According to a study issued this week by Migration Watch UK, only 11,000 of the UK’s 80,000 foreign and immigration offenders – those regarded as of greatest risk – were contacted in person, allowing tens of thousands to be contacted over the phone and without sufficient verification.
The results enraged GB News anchor Nigel Farage, who criticised the absence of stringent inspections and warned of the dangers to the UK.
The Brexiteer criticised the news, saying, “What the hell is going on! We are doing a few random telephone checks to check on them?”
“Have we literally just given up?”
Mr Farage slammed the matter as another pandemic-related disaster, questioning where the UK can proceed from here.
However, David Coleman, Professor of Demography at Oxford University, spoke on the programme and condemned the government’s “neglect and indifference” to the problem of migration as a significant cause of the disarray.
“The big thing that is going on is the government’s relative neglect and indifference to the problem of migration and the inadequacy of resources,” he added.
The professor acknowledged that Covid is a contributing factor in the situation but noted that the research does not specify whether the reduction in migration officer numbers was due to the virus or measures linked with the virus, such as social separation.
However, he said that he would be “surprised” if precautions were used as an excuse for a lack of inspections, citing the risks of such an approach as well as citing examples of many professions that we’re able to continue functioning safely throughout the epidemic.
According to the professor, part of the issue with the drop in criminal checks might be connected to the growing demands on border police personnel to deal with migrant crossings over the English Channel.
“I understand about 250 officers have been moved to the Channel ports in theory to control the arrival of illegal immigrants over the water, but in practice, of course, to facilitate their arrival,” Professor Coleman said.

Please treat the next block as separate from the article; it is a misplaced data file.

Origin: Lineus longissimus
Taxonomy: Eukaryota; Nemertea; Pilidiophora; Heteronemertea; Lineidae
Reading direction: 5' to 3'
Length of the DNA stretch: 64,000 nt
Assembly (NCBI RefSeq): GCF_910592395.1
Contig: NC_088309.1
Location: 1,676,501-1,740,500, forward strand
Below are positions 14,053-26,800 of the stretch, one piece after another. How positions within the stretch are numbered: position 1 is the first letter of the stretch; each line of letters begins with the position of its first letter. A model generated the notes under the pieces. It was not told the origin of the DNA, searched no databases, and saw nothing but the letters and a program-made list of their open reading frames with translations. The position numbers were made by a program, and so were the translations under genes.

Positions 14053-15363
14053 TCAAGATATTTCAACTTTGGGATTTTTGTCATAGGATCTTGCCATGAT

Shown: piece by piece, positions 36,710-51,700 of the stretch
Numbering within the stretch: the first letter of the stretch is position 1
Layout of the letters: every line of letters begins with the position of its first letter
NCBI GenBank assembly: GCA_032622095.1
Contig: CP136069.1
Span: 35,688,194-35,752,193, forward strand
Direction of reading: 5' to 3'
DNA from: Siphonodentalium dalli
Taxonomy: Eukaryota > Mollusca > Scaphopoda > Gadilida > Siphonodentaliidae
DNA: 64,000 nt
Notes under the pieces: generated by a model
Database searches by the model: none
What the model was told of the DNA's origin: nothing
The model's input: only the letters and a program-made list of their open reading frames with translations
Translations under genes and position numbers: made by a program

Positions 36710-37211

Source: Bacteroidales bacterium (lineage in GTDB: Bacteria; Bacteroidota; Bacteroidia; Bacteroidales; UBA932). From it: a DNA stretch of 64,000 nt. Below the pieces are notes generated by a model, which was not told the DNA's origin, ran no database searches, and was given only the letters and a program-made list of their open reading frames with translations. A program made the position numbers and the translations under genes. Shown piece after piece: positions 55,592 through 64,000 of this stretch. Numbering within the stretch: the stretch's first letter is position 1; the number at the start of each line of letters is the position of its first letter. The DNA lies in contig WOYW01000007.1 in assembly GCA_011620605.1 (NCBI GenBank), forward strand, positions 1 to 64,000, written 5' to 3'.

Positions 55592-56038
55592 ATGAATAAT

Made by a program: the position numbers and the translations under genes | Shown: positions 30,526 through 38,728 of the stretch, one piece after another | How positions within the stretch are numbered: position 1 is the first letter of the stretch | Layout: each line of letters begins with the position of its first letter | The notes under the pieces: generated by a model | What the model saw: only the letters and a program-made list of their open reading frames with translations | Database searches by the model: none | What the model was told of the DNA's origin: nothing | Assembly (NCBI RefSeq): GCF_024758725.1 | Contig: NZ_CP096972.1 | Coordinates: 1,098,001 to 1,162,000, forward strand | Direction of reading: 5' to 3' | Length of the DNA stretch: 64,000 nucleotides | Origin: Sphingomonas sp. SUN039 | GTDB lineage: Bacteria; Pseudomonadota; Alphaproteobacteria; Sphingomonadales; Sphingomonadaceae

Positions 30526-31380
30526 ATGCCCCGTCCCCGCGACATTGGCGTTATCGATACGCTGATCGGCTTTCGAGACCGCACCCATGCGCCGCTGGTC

However, he suggested that, despite a deficit of personnel to examine criminals, offenders were simply not “properly interrogated” about their pasts and plans for the UK.
“Data was not properly collected, records weren’t being correctly preserved, and so what little that was done seems to have been extremely badly done!” the Oxford professor chastised.
According to the article, confusion ensued when in-person inspections were cancelled due to the spread of the Coronavirus pandemic.
Consequently, the study detailed how the surveillance of foreign criminals and illegal immigrants had spiralled out of hand, as seen by the numbers given by the watchdog.
According to the research, “The majority of individuals currently required to report are those whom the Home Office considers present the greatest potential risk of causing harm to UK society.”
“Often foreign national offenders with previous convictions in the UK.”
However, David Neal, the head inspector of Migration Watch UK, said that “very little evidence” of “proactive questioning and recording of a significant change in a reportee’s personal circumstances” was identified in the case of these people.